ANCHORAGE - Alaska Senate candidate Joe Miller said Republican Party support doesn't mean much in the final hours of his hotly contested race. He said at this point, it's the support of Alaskans that matter.
The tea party favorite is working to strengthen his support among conservatives and attract a broader base in seeking to fend off fierce, last-minute pushes by his opponents, Democrat Scott McAdams and GOP rival Sen. Lisa Murkowski, who's running as a write-in following her loss in the GOP primary to Miller.
He said the battle lies with independents, the largest bloc of registered voters in Alaska and critical to deciding the race. On Sunday, the candidates were making their pitches to voters at churches and town halls.
"We're out on the streets, we're working the crowd, we're making sure people hear the message" that the federal government must be reined in, Miller said after a Candidate Sunday service at an Anchorage mega-church, where candidates had tables in the lobby. Large trucks, bearing Miller campaign signs, were later seen fanning out across Alaska's biggest city.
Questions have been raised about whether a series of high-profile campaign hiccups - including the disclosure last week that Miller had lied about improperly using government computers while working as a borough attorney in 2008 - had eroded party support for Miller. Miller's campaign and supporters believe the incident, for which Miller was disciplined and took responsibility, was blown out of proportion.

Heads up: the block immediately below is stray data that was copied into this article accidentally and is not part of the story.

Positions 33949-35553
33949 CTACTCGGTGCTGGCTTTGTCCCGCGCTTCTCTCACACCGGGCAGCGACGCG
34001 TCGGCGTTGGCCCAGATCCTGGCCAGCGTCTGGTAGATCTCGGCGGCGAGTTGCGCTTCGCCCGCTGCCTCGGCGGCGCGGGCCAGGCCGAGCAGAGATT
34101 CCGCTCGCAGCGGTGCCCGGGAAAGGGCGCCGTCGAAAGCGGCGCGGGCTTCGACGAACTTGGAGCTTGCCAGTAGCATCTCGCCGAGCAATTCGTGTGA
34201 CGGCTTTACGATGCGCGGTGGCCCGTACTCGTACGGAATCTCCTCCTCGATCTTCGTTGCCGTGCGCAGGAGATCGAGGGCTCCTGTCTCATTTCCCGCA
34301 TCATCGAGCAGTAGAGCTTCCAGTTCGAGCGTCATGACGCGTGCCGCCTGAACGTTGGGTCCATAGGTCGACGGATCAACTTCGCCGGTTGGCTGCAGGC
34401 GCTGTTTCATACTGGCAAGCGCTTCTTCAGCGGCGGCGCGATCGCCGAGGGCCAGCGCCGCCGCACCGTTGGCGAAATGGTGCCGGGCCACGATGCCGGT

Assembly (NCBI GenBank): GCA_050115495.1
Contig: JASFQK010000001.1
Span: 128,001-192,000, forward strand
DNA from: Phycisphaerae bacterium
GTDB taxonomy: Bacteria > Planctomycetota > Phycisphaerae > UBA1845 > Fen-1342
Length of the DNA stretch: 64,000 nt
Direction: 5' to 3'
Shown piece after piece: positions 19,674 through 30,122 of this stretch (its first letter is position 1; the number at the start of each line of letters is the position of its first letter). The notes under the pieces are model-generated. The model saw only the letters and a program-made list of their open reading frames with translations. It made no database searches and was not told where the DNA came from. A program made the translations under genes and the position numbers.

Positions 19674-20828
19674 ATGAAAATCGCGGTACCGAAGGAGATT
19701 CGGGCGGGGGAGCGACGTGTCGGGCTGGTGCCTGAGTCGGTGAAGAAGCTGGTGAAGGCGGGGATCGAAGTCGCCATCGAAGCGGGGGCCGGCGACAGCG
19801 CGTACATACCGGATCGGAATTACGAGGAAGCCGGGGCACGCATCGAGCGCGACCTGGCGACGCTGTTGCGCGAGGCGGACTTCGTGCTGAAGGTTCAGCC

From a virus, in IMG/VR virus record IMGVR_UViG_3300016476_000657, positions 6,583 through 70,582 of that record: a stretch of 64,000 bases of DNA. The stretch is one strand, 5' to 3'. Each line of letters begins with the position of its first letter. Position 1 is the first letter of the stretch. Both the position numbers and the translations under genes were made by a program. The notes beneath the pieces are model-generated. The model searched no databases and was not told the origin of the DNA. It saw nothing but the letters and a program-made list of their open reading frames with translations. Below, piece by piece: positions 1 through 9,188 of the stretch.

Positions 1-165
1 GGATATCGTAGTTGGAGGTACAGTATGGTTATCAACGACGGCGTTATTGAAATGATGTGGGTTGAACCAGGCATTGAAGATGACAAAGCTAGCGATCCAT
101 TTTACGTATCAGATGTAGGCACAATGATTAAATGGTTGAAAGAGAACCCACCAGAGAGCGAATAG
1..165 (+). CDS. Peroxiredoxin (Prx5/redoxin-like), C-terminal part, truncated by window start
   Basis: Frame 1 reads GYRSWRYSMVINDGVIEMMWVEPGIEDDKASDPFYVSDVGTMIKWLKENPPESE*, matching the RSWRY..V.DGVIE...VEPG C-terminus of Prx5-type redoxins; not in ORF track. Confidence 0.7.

Officials with both the National Republican Senatorial Committee and state GOP said Sunday that they stand behind Miller.
But Frank McQueary, chairman of the state GOP's standing rules committee, sent an e-mail to other Republican leaders Sunday questioning Miller's fitness to serve and whether Miller represents party values. He said Miller brings "nothing to the debate except the potential to make conservatives look foolish and shallow."
The race has caused divisions within the state GOP. Party rules now call for leaders to support the nominee or resign from their leadership posts, but McQueary said in an interview that the GOP may need to revisit that. He also thinks that once the election is over, the GOP "needs to do some self-assessment, as to what the Republican party in Alaska stands for."
Miller told reporters he faces opposition because he's a "reformer." While in the past he's distanced himself from the tea party label - preferring to be called a conservative - he said a win for him would also be a win for the tea party movement.
"This is a reform movement; the tea party's at the center of it, and absolutely, it is the move that is going to start the changes that are going to take this country by storm," he said, adding later: "The people, we the people, are going to move this country back to where it needs to be."
When asked about his ability to compromise, Miller said now's the time - with the federal government nearing bankruptcy - to stand firm, offer a "realistic view that what we have today is a government that's totally out of control." He said both parties are to blame for getting the country into a financial mess. He said the GOP needs to be brought back to its platform, or be challenged.
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